The owner of a bus company and one of his employees have been indicted on federal charges related to the 2008 bus crash near the Texas town of Sherman that ended with the deaths of 17 passengers.
The indictment, which was returned on May 30, was unsealed on Wednesday afternoon.
Angel De La Torre, 64, and his company, Angel Tours, were charged with one count of conspiracy to make false statements, four counts of making false statements and one count of operating a commercial motor vehicle after being placed out of service. De La Torre appeared in federal court on Wednesday afternoon before U.S. Magistrate Stephen Smith.
Carlos Ortuno, 52, an employee of Angel Tours, has been taken into federal custody on charges related to the crash and is scheduled to appear in court on Thursday morning. He is charged with one count of conspiracy to make false statements and two counts of making false statements.
The bus crash took place on Aug. 8, 2008.
De La Torre and Ortuno, both Houston residents, made false statements in an Application for Motor Carrier Authority, Form OP-1, and in an Application for U.S. DOT Number, Form MCS-150, filed with the U.S. Department of Transportation, Federal Motor Carrier Safety Administration (FMCSA), according to the indictment.
As the president and principal director of Angel Tours, De La Torre, and the company itself, also allegedly operated a commercial motor vehicle, based on the indictment, after being placed out of service due to an unsatisfactory safety rating following a FMCSA inspection that allegedly uncovered numerous record keeping and safety violations.
De La Torre had operated a passenger-carrying commercial motor vehicle business since 1994 until Aug. 8, 2008.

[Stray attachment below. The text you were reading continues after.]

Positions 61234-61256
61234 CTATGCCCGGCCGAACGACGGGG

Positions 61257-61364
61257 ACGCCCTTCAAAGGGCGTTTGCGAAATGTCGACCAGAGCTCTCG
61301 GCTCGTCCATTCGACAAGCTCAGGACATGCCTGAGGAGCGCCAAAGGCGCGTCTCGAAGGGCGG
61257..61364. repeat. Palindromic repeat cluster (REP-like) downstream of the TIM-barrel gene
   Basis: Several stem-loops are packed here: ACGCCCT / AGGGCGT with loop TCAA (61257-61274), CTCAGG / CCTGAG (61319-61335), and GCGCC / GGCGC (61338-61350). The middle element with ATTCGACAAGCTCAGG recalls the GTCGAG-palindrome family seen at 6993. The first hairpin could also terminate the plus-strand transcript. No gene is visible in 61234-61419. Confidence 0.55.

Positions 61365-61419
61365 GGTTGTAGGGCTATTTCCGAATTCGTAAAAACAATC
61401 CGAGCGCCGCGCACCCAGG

The Angel Tours bus was carrying 55 passengers from Houston when it crashed on U.S. Highway 75 near Sherman. The bus was originally scheduled to arrive in Carthage, Mo.
In addition to the 17 passengers who died as a result of the crash, 38 other passengers suffered injuries ranging from minor to serious.
A FMCSA inspection in May 2008 revealed multiple violations by Angel Tours. As a result of that inspection, the FMSCA ordered Angel Tours to cease all interstate transportation on June 23, 2008, more than two weeks prior to the fatal crash, according to the indictment.
Each conviction of conspiracy and/or making a false statement carries as possible punishment up to five years in federal prison and a possible fine of $250,000. If convicted of continuing to operate after and out of service order, De La Torre and Angel Tours further face a one-year term of imprisonment and a $25,000 fine.
The FBI and Department of Transportation-Office of Inspector General conducted the investigation.